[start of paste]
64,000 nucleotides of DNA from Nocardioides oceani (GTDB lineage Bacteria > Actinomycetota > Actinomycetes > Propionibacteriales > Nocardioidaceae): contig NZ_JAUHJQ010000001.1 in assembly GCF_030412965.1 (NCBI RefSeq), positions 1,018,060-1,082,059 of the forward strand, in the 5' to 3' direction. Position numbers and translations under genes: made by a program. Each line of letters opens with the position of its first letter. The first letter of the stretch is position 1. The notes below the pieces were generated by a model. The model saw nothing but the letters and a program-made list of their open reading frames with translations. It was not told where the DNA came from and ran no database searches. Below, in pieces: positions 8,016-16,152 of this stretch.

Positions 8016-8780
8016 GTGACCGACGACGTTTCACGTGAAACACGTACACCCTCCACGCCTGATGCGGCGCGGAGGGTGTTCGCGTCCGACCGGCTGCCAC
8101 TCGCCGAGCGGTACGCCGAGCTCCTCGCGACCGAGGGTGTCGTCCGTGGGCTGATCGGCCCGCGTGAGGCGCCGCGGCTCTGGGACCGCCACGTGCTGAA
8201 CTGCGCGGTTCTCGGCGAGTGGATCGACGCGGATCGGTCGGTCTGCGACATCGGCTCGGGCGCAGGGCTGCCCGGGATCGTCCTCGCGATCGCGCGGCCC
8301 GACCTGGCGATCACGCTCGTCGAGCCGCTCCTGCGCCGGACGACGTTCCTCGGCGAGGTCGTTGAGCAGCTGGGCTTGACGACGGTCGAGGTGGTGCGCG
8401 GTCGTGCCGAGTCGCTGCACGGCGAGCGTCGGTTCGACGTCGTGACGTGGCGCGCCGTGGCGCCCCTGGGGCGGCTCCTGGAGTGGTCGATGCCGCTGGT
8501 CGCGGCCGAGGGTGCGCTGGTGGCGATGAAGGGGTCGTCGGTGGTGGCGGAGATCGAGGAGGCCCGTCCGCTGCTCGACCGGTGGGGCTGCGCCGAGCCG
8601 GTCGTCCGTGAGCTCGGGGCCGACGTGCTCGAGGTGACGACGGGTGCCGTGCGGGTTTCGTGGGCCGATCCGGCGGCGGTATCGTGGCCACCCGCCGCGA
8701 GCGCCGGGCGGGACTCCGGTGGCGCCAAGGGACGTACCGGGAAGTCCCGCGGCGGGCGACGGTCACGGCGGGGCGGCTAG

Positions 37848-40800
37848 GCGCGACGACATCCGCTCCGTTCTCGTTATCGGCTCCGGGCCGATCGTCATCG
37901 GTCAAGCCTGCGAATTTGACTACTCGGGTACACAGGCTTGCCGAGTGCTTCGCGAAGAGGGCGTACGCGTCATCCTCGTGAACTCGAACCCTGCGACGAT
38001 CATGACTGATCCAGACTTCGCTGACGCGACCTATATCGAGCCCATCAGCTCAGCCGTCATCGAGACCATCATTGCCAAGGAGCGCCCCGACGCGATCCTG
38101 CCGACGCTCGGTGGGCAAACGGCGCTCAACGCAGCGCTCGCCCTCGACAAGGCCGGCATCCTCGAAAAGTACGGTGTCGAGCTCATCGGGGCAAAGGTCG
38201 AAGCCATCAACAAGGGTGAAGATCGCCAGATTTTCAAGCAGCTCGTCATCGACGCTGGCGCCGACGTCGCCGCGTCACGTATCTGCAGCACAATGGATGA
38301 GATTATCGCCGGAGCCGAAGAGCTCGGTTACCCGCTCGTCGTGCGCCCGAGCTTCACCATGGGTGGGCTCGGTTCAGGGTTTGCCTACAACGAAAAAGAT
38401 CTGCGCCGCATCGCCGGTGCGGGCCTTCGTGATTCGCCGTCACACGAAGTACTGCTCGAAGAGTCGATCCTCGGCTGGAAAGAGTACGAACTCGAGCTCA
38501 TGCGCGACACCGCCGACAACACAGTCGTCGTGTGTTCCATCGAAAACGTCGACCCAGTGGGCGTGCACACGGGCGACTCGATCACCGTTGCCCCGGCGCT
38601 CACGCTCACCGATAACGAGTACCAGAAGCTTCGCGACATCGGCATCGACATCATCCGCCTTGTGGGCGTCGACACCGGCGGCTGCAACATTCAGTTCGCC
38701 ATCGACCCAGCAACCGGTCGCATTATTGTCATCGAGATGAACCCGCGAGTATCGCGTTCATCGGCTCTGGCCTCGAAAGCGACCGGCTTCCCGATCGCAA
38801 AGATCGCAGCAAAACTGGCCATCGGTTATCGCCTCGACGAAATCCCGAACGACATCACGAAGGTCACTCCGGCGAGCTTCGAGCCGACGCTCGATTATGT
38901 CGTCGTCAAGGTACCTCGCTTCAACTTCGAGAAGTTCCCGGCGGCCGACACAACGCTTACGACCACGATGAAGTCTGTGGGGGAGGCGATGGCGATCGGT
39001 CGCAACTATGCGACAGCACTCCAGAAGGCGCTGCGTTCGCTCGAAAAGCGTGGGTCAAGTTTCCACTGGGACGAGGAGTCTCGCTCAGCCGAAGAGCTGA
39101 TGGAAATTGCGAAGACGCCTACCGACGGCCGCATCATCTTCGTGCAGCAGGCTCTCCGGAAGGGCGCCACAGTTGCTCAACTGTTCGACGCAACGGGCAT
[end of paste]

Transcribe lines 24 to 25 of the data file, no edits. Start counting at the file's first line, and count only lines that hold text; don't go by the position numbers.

39001 CGCAACTATGCGACAGCACTCCAGAAGGCGCTGCGTTCGCTCGAAAAGCGTGGGTCAAGTTTCCACTGGGACGAGGAGTCTCGCTCAGCCGAAGAGCTGA
39101 TGGAAATTGCGAAGACGCCTACCGACGGCCGCATCATCTTCGTGCAGCAGGCTCTCCGGAAGGGCGCCACAGTTGCTCAACTGTTCGACGCAACGGGCAT